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Chardham Yatra: Pilgrim deaths could have been averted

By Ajai Narendran
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publive-image The Chardham pilgrim site at Uttarakhand | Photo courtesy: uttarakhandtourism.gov.in

The commencement of this year’s Chardham Yatra saw the loss of over 45 lives. Though most deaths were attributed to high blood pressure, heart attack, mountain sickness and post covid complications, one cannot sidestep the question of how prepared the Uttarakhand government and the authorities were to provide care and safety to the pilgrims.

Dr. Sandeep Gore, Director, Emergency Medicine at Fortis, Mumbai speaks to The Probe’s Ajai Narendran

The Chardham Yatra was thrown open to pilgrims from May 3 with the opening of the Gangotri and Yamunotri portals. This was followed by the opening of the Kedarnath Shrine on May 6. The Badrinath temple was subsequently opened on May 8. Most pilgrims lost their lives while travelling to and from the four shrines of Kedarnath, Badrinath, Gangotri and Yamunotri.

The Uttarakhand Director-General of Health, Dr Shailaja Bhatt, maintained that most pilgrims died due to high blood pressure, heart attacks and mountain sickness. According to her, the government has put in place medical checkpoints for health checks of the pilgrims, but many believe that the facilities currently provided by the state government are not adequate enough to handle the growing influx of travellers.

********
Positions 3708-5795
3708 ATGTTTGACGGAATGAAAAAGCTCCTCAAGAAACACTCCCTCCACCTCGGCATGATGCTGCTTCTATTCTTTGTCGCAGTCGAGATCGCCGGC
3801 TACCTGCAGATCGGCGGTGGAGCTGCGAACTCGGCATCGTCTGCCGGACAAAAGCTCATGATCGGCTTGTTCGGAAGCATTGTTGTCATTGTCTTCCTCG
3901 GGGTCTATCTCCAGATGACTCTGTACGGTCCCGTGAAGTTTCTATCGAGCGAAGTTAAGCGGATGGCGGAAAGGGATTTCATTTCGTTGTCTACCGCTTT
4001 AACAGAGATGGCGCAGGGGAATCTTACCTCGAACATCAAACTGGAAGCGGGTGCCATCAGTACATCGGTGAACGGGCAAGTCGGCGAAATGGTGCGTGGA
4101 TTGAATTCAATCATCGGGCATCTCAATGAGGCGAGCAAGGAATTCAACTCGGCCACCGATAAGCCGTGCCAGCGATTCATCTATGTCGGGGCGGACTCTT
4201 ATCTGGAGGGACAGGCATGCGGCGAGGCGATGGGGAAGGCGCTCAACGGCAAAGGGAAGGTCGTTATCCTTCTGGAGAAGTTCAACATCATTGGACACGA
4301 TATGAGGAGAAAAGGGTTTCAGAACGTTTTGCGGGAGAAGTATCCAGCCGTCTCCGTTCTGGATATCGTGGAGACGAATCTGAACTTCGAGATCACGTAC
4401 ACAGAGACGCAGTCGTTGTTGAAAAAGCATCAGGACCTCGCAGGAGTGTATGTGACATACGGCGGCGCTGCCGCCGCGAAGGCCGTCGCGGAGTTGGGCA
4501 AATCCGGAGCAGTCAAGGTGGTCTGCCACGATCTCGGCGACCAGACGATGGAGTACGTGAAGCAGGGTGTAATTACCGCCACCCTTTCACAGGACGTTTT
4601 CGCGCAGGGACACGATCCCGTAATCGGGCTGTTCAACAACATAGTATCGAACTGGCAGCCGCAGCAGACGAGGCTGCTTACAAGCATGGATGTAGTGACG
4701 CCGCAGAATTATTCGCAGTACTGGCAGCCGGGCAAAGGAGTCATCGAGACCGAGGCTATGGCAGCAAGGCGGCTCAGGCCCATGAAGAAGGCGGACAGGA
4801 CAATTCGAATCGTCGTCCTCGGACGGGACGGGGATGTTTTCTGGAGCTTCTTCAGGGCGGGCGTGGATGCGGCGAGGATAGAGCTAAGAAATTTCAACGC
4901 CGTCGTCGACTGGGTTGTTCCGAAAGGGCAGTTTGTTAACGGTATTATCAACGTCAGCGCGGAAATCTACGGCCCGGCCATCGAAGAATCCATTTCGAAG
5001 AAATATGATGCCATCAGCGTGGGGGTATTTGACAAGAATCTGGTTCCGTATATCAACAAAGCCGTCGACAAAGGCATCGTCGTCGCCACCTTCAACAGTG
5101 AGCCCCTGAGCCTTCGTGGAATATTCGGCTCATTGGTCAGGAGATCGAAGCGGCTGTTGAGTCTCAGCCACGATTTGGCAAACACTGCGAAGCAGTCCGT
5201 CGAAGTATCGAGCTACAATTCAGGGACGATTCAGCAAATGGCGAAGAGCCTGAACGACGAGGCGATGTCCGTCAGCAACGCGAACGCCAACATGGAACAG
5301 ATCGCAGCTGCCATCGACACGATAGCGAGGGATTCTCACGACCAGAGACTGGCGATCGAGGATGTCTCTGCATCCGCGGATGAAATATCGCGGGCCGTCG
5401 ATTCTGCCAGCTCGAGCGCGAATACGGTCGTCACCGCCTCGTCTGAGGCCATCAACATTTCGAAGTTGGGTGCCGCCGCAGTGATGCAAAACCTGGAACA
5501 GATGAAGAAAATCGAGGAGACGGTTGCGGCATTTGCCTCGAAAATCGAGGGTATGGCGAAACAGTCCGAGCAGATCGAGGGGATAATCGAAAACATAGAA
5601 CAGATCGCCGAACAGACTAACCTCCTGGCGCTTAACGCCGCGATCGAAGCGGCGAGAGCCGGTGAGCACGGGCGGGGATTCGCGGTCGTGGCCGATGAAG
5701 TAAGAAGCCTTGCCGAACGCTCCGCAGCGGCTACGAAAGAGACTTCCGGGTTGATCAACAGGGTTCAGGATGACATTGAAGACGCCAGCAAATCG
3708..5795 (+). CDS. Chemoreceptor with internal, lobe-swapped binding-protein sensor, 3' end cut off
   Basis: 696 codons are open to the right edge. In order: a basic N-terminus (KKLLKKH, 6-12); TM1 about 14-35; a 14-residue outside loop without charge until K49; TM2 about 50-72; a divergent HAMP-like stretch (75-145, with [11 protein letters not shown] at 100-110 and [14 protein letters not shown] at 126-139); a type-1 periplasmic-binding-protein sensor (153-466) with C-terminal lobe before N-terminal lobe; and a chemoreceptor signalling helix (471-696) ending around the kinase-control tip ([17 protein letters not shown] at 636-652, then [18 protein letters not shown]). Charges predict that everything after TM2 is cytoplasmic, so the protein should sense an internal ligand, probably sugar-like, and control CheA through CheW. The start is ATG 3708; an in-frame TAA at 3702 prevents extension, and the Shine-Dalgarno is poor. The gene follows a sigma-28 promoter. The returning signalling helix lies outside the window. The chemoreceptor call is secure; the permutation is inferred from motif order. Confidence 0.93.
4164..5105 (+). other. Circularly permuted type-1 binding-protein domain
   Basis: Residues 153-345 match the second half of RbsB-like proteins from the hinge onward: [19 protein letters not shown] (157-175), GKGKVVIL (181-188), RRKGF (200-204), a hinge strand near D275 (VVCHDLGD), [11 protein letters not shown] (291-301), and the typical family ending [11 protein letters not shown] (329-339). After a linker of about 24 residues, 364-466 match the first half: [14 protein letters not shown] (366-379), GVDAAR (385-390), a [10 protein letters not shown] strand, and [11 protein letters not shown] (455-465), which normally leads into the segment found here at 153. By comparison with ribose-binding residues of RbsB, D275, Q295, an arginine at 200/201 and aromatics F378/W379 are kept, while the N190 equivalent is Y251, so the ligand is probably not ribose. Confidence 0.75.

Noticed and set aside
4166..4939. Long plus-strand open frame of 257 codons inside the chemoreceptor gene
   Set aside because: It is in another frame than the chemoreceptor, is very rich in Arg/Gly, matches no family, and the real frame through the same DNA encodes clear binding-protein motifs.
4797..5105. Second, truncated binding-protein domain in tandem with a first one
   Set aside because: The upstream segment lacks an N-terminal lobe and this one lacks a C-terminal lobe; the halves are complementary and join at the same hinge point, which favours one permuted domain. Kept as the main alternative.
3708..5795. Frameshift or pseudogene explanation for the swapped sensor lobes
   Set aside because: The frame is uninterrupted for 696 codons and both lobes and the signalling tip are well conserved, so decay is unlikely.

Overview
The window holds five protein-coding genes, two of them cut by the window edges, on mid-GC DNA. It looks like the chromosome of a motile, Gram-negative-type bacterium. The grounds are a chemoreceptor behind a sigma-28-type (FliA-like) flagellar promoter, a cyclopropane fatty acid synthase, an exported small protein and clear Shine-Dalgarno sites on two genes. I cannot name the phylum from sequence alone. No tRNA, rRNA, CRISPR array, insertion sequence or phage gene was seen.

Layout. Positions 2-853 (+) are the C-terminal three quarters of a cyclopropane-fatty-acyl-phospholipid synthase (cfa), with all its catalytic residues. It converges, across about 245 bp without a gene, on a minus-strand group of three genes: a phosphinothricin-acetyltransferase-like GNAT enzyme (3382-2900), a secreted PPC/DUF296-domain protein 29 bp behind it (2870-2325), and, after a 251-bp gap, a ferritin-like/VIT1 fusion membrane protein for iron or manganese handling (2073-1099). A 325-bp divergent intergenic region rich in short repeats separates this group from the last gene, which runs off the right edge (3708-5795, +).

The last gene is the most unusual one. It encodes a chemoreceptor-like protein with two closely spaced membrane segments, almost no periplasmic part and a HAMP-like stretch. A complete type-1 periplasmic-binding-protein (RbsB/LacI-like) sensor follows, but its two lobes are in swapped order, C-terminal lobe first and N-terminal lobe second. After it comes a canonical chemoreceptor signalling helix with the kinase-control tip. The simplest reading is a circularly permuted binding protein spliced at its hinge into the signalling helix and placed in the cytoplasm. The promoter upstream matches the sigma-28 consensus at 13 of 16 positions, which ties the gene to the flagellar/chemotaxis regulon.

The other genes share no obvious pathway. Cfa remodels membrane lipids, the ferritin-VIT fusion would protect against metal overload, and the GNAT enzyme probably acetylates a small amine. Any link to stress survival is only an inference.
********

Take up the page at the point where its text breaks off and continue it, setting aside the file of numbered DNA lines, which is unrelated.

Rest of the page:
Speaking to The Probe, Karan Mahara, the Congress President of Uttarakhand, said that the government had ignored the warning signals. Despite several pleas for setting up better medical and infrastructural facilities ahead of the yatra, none of it was made, alleges Mahara.

“People are suffering from post Covid complications all over the country. I already told the government that there must be oxygen checkpoints. But they didn’t do that. I told them that the area is accident-prone and the roads must be fixed. They didn’t fix that as well. Eight people died here in the first week itself because of accidents. No, medical facilities were provided when 32 people had initially died. There were no ambulances. There were no water facilities either. The first day when we reached Kedarnath, there was no power the whole day. For poor people, they did not arrange rain baseras. There was a huge failure in setting up infrastructural facilities for the people.”

While the Uttarakhand tourism website has a travel advisory page with do’s and don’ts for the travellers and emergency contact numbers, it falls short of providing accurate information on the facilities and amenities in place along the travel route. Dr Sandeep Gore, Director, Emergency Medicine at Fortis Mumbai, asserts that there are glaring gaps in the facilities being provided by the government, which has resulted in the deaths. According to Dr Gore, the Chardham Yatra deaths could have been easily avoided.

“At Kedarnath, you have to walk for sixteen kilometres and for Yamunotri, you have to walk six kilometres, and that’s at a height from about 2000 to 3500 metres. So, it’s high altitude, and if you go for a pilgrimage without preparation, your health can be severely affected. The government must regulate the number of people who go on these pilgrimages and must make one or two halts along the route mandatory. If not two or more halts, at least a single halt must be made compulsory for all travellers. The government should set up 600 to 700 metres as the maximum height for travel during a single day. Right now, there are no such regulations. This is one of the major contributory factors to the rising instances of deaths during the Chardham Yatra,” said Dr Gore.

Chardham is one of the most prominent Hindu religious pilgrimage spots in Uttarakhand. The pilgrimage involves the tour of the four holy sites - Yamunotri, Gangotri, Kedarnath and Badrinath. The four high altitude shrines are nestled up in the Himalayas and remain shut for almost six months every year, opening during the summers and closing during the onset of the winters.